Let me remind you of the ten reforms that I originally presented as a summary of what most people in Washington believed Latin America (not all countries) ought to be undertaking as of 1989 (not at all times):
1. Fiscal Discipline. This was in the context of a region where almost all the countries had run large deficits that led to balance of payments crises and high inflation that hit mainly the poor because the rich could park their money abroad.
2. Reordering Public Expenditure Priorities. This suggested switching expenditure in a pro-poor way, from things like indiscriminate subsidies to basic health and education.
3. Tax reform. Constructing a tax system that would combine a broad tax base with moderate marginal tax rates.
4. Liberalizing Interest Rates. In retrospect I wish I had formulated this in a broader way as financial liberalization, and stressed that views differed on how fast it should be achieved.
5. A Competitive Exchange Rate. I fear I indulged in wishful thinking in asserting that there was a consensus in favor of ensuring that the exchange rate would be competitive, which implies an intermediate regime; in fact Washington was already beginning to subscribe to the two-corner doctrine.
6. Trade Liberalization. I stated that there was a difference of view about how fast trade should be liberalized.
7. Liberalization of Inward Foreign Direct Investment. I specifically did not include comprehensive capital account liberalization, because that did not command a consensus in Washington.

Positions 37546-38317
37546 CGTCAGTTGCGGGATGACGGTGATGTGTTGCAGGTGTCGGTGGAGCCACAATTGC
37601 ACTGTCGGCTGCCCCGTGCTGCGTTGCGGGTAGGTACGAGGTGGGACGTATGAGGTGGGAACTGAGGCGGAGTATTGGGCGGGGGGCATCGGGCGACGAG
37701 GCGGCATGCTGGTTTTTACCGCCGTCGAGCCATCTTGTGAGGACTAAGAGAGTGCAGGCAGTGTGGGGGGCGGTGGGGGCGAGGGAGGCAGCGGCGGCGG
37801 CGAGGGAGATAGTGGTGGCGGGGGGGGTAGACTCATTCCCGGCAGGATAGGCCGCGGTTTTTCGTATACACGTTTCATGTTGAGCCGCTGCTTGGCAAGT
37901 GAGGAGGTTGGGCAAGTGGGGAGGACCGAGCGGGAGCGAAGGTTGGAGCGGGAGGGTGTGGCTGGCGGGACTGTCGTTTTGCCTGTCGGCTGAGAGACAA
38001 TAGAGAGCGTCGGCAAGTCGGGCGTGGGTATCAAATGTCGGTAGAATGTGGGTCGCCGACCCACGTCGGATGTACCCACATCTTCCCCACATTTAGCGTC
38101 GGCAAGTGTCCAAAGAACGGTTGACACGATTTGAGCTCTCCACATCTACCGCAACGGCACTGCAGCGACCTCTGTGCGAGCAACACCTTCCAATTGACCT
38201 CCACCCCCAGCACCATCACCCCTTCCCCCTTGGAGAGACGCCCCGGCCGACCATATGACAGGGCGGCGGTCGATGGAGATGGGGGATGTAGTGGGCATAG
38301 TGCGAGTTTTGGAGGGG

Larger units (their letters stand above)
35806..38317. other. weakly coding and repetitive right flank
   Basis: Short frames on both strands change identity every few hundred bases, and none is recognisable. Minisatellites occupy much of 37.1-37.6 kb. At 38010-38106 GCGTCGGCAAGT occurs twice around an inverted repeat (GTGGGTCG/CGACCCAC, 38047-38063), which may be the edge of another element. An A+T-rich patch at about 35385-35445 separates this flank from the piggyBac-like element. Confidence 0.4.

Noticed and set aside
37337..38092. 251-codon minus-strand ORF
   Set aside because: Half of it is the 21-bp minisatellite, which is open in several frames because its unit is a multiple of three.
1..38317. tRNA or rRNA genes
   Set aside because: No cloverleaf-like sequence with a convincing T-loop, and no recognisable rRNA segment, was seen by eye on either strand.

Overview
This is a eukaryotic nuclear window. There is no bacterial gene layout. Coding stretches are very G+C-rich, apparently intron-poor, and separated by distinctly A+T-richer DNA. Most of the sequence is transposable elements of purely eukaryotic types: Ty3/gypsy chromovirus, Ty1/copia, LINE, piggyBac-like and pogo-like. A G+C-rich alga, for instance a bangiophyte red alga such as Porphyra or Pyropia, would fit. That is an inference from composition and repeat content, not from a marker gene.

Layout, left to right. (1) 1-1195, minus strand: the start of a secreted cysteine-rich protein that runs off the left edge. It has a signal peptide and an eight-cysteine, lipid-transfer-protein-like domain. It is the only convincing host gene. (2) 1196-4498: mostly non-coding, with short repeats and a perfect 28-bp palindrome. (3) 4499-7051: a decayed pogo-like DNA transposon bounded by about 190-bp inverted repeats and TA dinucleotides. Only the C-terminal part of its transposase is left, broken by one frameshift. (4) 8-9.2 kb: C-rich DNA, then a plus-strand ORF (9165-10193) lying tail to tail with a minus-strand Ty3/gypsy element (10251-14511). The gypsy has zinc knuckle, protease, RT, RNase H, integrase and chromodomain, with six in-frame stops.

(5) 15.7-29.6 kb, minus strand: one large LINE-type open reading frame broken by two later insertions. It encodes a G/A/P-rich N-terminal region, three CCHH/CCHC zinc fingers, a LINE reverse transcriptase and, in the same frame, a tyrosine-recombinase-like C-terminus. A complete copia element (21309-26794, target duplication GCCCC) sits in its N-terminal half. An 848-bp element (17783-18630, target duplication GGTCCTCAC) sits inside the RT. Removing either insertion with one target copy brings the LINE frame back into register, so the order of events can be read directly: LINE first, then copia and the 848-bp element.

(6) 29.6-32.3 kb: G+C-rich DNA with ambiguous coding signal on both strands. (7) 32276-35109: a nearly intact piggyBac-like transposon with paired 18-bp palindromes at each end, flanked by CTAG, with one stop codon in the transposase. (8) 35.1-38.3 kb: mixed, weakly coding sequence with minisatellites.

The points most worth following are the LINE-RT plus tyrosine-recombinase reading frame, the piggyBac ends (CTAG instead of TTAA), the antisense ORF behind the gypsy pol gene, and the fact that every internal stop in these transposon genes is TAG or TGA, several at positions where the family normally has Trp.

8. Privatization. This was the one area in which what originated as a neoliberal idea had won broad acceptance. We have since been made very conscious that it matters a lot how privatization is done: it can be a highly corrupt process that transfers assets to a privileged elite for a fraction of their true value, but the evidence is that it brings benefits when done properly.
9. Deregulation. This focused specifically on easing barriers to entry and exit, not on abolishing regulations designed for safety or environmental reasons.
10. Property Rights. This was primarily about providing the informal sector with the ability to gain property rights at acceptable cost.
.. Some of the most vociferous of today’s critics of what they call the Washington Consensus, most prominently Joe Stiglitz (whose recent book, for example, specifically endorses gradual trade liberalization and carefully done privatization), do not object so much to the agenda laid out above as to the neoliberalism that they interpret the term as implying.
.. A decade ago many countries, especially in Latin America, were attempting to implement an agenda much closer to what I meant by the Washington Consensus than to what Joe Stiglitz means by it.
.. the Washington Consensus was excessively narrow. It consisted in accelerating growth without worsening income distribution, which was as much as I judged official Washington would subscribe to in 1989.1 If one regards poverty as an affront to human dignity, then one will care not simply about the level and growth of income but about its distribution as wel